But given that before I used the fast primes on 35mm and also my mobile, or the nifty fifty 25mm now gets slung on the e450 on duller days, or light camera need days, then I am using zoom zoom gadget legs!

I think the long end is too short for really good portraits and especially candid shots. But that is where the crop zoom of quality images comes in, and also new ways of taking shots, with a smaller less obtrusive camera.


Well as BH point out and the Camera Store, they have taken out a level of twisting and turning. You basically go onto the dials and one twist and you have not only selected function, but also value for shutter or f stop. Combine both, then you are instantly in full manual without having to peer through the view finder, or on the camera sccreen and start finding where you were from your last settings.


Well until this year I was a bit anti video on DSLRs and so on, and generally saw video for us as kids poop for first time, gaa gaa, first day school....you know, flarey poor DR and just a fun record. In fact I just delegated it all back to the wife with the camcorder responsibility, which meant both less shots and also poorer attention to detail .

Then I went with the camera to a blue grass music festival out in the woods, and it was so cool to have video and sound. I have yet to cut a little film together, but I am hooked.

Ok sound has to be synced in, the in camera mike is probably useless, but EDR 4K video!???? I have gone from the stone age and am driving a porsche!

fredag 10. oktober 2014

Panasonic Triumph With Their LX100 !

Finally we get some photographers willing to take just a little time to think about what this camera can do and how the Panasonic LX100 should be shown off.

Sharpness is technically not any better perhaps than the smaller sensor competition, but it is perfectly acceptable to me and when I get publishers asking for SMALLER files so their inboxes don't explode and they can work super quick setting up for Litho, then I feel this is pixel peeping and the detractors are missing the point of the camera.

Panasonic have in fact probably found out that high end DSLR owners from the main brands are not interested in mFT as a second or that all important, "travel" camera because to get anywhere near decent bokeh you either have to pay big, big money for the zoom glass, carry even more dollars in your back in three fast primes, or get used to backing up from the subject with the longer kit lenses. (which works just fine actually even on the kit 40-150 type lenses btw, nice bokeh over eq 100mm, you just need to back up for some shots)

So how to lever more people into the brand, and how to sell more sensor chips so your in-costs on those are cheaper by volume?

As pointed out this camera trumps their GX and latest GM cameras by size, 4K video and the lens it comes with. Although 75mm is a little short, at f2.8 (eq maybe ok f4.5 on FF) it will take portraits with a thrown background, and in post you will get an easier magic select to then further modify the blur-bokeh.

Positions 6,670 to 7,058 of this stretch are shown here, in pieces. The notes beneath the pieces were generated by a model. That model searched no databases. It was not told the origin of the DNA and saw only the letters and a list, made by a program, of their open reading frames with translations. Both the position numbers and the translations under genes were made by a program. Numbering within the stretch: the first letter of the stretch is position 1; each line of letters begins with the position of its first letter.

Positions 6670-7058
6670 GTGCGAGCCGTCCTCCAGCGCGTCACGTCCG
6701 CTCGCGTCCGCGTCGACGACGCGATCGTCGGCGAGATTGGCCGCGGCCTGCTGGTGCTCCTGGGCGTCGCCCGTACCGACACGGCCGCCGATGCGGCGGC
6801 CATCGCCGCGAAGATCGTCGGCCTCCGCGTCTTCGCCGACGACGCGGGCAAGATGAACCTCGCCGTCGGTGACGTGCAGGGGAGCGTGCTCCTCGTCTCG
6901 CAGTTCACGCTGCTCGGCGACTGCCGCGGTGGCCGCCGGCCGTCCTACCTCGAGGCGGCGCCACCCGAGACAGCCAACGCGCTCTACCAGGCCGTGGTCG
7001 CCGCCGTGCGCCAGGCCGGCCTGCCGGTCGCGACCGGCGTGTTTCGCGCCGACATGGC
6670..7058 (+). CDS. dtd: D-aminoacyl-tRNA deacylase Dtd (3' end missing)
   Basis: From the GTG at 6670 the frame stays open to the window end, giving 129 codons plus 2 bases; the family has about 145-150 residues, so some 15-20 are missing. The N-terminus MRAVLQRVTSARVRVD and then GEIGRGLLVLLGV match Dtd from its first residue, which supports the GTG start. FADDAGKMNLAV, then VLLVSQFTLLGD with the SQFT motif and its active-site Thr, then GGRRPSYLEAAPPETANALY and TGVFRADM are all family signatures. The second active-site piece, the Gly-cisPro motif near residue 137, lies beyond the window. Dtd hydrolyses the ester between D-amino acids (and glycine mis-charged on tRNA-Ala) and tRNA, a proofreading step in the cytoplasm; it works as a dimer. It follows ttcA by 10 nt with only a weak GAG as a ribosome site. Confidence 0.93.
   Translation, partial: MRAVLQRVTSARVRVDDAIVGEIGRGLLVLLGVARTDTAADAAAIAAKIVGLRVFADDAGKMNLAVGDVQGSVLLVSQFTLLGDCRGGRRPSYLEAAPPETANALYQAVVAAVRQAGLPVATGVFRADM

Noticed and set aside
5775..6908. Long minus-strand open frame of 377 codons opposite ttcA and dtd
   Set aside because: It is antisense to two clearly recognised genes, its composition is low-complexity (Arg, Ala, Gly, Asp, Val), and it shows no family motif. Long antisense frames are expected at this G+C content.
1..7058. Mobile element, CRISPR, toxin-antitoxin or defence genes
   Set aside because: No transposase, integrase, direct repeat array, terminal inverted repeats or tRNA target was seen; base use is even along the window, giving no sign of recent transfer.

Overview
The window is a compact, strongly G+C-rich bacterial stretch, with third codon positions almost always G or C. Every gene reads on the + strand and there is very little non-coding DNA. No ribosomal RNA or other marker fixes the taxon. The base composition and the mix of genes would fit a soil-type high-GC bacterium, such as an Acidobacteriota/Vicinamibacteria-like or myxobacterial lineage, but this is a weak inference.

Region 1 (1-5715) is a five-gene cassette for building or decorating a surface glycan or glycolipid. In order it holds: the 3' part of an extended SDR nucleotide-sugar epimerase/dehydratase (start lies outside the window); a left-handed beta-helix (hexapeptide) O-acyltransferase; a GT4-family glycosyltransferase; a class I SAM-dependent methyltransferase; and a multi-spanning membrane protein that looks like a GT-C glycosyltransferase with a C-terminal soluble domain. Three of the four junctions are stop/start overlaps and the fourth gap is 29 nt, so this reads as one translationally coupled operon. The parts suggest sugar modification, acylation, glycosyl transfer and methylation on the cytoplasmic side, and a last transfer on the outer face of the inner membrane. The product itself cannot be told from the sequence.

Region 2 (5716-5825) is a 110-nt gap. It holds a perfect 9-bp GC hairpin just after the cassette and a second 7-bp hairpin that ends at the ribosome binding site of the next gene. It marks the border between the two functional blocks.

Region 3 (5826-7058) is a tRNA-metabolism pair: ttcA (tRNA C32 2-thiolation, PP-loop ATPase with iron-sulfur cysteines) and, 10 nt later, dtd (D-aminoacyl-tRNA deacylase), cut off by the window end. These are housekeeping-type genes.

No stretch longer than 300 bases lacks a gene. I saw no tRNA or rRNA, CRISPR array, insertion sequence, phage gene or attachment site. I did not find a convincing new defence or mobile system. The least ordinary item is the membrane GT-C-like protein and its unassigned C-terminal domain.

It does a few things in camera too with RAW and the histogram which may seem a little trite for a compact, but just add value for the clued up DSLR photographer who wants to also avoid time in post when they are out snapping with a compact.

It is too short for my sweet spot use from my EXIF I see, but that is then only because I need to change where the hell I stand and how I compose or crop in post. Like when I go out with a prime lens on my DSLR, a pancake or the like and just take shots with the camera in a small case or no case at all.

People are nit picking away from the G7 and the RX100 III but these cameras are not really in the same sector, and hell what is their resale value going to be next year when sony do a NEX to compete with the LX100 and canon bring out their new mid sized (ie large for compact single lens) G 8 or what ever it will be.

Also Leica may do something weird using the whole 16mpx of the mFT chip you never know, and sony may break in with a short zoom, single lens "street" camera based on their new FF mirrorless. I would say Sony are ripe for that, thus the LX110 would be the lower end of a new segment once only a Leica niche.

I have photographed with SLRs since 1982, so I like dials and the A-ring and the kind of certainty they bring. Thumb Wheels with PASM are irritating for me with my formative years in fully manual cameras.

I need a lift right now for many reasons, and I just cant justify upgrading from Olympus FT, it is money thrown down the drain to try and bridge between E series and the EM1 with the two "fast" zooms. They are over priced on the used market still and dont work all that well on the new on chip PDAF OMD model which in itself is a little over priced if you dont get a 12-40 deal.

torsdag 9. oktober 2014

What Next for DF , a Df ? what system next

You know I very nearly jumped ship from Olympus as soon as the Nikon D90 was on the market, and only the recession continuing to bite kept me away from that camera and a three lens set up.

However despite being bitter at Oly' for never making an E6 or as it may be an E8 and E700 now with the sony 16mpx chip, I do not regret holding onto my E450 and three lens line up. It has forced me to live within limitations of the camera while exploring my own new territories. For an entry level camera it has SO many features you do not get with CanNikon, and it is really neat in size. It gets mistaken for an OMD these days.